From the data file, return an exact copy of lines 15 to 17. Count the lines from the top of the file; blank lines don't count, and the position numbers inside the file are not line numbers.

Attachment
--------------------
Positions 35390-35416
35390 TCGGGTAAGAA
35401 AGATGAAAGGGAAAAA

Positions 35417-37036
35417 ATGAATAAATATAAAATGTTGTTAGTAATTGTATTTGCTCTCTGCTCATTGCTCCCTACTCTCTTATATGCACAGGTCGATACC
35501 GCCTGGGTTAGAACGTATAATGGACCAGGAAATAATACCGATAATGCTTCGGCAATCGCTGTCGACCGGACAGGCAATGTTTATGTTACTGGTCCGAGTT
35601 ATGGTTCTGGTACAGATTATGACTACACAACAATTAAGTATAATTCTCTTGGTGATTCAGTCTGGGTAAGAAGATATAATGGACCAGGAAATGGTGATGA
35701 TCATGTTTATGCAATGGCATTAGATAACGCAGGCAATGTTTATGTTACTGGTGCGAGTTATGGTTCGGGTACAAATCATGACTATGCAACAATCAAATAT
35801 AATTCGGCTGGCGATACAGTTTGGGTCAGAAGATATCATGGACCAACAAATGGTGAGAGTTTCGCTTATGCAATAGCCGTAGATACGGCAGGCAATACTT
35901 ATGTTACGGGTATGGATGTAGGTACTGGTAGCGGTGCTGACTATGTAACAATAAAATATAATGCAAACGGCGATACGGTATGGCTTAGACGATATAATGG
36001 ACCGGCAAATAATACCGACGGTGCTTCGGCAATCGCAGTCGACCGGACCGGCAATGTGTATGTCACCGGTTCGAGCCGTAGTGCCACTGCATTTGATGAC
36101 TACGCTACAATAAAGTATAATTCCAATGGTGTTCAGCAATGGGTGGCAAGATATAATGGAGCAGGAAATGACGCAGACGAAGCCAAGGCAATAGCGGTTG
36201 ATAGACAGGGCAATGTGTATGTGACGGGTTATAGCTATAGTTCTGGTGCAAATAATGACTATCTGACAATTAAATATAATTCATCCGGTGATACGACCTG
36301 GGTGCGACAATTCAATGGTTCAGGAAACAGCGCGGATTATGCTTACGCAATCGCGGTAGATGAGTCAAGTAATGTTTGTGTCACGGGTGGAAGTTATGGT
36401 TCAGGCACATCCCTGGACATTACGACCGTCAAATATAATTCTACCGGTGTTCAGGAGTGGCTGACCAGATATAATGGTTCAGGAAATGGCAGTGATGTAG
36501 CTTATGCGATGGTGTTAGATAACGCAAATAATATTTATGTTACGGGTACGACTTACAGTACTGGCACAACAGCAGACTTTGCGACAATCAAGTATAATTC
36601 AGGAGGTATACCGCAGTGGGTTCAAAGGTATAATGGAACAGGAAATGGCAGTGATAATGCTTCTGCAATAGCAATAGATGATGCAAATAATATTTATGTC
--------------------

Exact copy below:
36401 TCAGGCACATCCCTGGACATTACGACCGTCAAATATAATTCTACCGGTGTTCAGGAGTGGCTGACCAGATATAATGGTTCAGGAAATGGCAGTGATGTAG
36501 CTTATGCGATGGTGTTAGATAACGCAAATAATATTTATGTTACGGGTACGACTTACAGTACTGGCACAACAGCAGACTTTGCGACAATCAAGTATAATTC
36601 AGGAGGTATACCGCAGTGGGTTCAAAGGTATAATGGAACAGGAAATGGCAGTGATAATGCTTCTGCAATAGCAATAGATGATGCAAATAATATTTATGTC